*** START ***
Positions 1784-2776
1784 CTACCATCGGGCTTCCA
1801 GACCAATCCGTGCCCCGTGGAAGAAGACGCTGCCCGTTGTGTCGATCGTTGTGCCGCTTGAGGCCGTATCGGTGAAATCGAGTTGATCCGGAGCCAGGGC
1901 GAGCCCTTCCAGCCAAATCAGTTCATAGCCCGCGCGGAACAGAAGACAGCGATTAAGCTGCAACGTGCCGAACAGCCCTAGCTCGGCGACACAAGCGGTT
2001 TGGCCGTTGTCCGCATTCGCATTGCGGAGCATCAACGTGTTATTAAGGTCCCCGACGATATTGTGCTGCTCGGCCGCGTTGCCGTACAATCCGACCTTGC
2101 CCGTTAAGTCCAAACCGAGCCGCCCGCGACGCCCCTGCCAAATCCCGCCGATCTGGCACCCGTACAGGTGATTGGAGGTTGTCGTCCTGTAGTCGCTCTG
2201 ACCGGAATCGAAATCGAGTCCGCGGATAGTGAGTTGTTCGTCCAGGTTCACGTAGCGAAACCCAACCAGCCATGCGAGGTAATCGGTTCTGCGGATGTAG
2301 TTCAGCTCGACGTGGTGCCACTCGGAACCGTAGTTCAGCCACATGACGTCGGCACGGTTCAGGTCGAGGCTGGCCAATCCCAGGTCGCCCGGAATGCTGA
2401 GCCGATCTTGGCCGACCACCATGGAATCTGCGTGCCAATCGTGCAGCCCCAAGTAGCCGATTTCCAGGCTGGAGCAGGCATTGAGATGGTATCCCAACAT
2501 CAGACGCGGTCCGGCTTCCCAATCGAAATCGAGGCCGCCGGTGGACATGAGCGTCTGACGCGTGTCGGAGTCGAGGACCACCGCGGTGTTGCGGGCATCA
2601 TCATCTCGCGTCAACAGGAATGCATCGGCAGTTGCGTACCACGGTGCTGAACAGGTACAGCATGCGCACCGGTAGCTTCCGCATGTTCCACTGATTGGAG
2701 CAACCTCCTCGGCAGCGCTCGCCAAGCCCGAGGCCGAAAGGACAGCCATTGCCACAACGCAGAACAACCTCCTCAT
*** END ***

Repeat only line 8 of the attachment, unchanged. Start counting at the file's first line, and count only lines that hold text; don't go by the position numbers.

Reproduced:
2301 TTCAGCTCGACGTGGTGCCACTCGGAACCGTAGTTCAGCCACATGACGTCGGCACGGTTCAGGTCGAGGCTGGCCAATCCCAGGTCGCCCGGAATGCTGA